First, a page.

Java Monitoring Made Easy! How We Eat Our Own Dog Food :-) years ago when we started to use Java technology in our products, this technology was in its infancy. We had a lot of teething problems, but multi-platform support was important to us and we continued to pull along with Java technologies.

For many years, Java has lacked cost-effective, easy to use tools and methodologies to monitor applications. Troubleshooting was often a manual, trial and error approach.

As our monitoring application got bigger, troubleshooting just got way more complex. Byte-code instrumentation has been one of the common ways that monitoring and troubleshooting tools for Java applications have used. This technology has been very expensive and resource intensive, and hence, often used in development environments and not in production.

The last couple of Java releases (JDK 1.5 and higher) have incorporated excellent monitoring and diagnostic interfaces that can be used to troubleshoot Java applications. The need to understand how our own Java-based monitoring application necessitated that we take a closer look at these monitoring specifications and interfaces for the Java Virtual Machine.

The result – a new Java monitoring module that is going to be available as an integral part of our next major product release.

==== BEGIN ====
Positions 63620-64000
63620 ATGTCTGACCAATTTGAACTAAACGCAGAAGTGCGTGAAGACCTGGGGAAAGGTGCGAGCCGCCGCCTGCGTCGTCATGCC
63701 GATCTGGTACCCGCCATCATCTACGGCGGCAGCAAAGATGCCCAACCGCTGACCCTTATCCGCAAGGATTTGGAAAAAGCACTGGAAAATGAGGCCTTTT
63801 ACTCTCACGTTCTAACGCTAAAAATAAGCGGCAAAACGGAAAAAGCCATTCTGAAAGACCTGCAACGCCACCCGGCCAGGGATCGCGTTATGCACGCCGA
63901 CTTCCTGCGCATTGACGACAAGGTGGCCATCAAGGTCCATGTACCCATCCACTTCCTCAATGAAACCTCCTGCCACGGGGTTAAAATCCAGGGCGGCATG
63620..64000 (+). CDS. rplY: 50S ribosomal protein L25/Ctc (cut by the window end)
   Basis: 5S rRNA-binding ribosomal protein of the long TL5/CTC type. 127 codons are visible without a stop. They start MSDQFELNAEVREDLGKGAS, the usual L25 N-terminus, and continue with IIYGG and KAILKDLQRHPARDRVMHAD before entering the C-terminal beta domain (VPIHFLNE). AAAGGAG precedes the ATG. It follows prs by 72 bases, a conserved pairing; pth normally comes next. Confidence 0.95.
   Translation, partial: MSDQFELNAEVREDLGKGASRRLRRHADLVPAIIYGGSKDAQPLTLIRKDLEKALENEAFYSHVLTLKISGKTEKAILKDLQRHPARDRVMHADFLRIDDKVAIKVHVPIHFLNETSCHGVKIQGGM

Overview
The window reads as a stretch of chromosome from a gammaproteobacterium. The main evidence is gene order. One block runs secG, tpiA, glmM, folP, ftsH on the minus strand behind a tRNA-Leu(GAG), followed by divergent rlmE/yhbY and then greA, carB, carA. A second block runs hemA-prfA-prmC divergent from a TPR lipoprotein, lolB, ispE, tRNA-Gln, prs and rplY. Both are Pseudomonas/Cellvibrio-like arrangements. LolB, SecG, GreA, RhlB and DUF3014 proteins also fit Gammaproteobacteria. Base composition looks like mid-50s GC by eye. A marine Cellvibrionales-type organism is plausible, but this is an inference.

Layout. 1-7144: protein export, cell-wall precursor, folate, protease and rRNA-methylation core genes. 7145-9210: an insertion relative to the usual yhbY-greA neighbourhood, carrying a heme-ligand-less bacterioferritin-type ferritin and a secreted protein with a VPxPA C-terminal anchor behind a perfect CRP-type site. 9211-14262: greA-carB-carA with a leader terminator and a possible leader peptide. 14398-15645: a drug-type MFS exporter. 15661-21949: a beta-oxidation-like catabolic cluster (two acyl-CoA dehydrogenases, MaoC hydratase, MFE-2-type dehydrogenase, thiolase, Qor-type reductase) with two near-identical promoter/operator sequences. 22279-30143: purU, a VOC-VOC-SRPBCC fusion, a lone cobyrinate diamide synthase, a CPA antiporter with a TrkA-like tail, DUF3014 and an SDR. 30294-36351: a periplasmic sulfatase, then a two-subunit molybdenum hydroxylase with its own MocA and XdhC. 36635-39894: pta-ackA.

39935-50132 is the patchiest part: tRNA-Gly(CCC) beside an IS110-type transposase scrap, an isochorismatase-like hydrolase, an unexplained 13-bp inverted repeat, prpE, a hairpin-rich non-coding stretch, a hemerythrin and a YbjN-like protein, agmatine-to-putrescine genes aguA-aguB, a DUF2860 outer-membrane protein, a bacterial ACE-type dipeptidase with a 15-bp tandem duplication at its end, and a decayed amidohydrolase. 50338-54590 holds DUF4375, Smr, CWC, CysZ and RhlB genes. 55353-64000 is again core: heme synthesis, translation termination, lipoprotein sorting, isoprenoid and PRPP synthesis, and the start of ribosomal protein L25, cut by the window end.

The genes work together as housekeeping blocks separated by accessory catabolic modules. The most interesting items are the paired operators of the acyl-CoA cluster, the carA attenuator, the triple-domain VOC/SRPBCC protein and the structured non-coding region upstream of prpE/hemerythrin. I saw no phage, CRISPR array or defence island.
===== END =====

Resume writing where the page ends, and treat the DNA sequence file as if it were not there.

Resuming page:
Monitoring Java Applications to the Code-level using the eG Java Monitor

This software has been extensively used in our labs for the last couple of years, and i have experienced first hand how effective this technology is. The level of visibility and the precision of the diagnostics are incredible. This module has saved us endless hours of troubleshooting time and we hope that when this gets to our customers, they will benefit in the  same way.

We’re quite excited about this capability – the instrumentation provided in the JVM has been great, and hats off to our developers for providing a very clean and easy to user interface that should be simple to use not just for any support person but will also appeal to any Java programmer because it provides navigation similar to many of the tools built into the JVM.

You can read more about this technology here. You can also take a sneek-peak at this technology by viewing a recorded demonstration here. Please do contact us if you are interested in getting access to an early release of this software.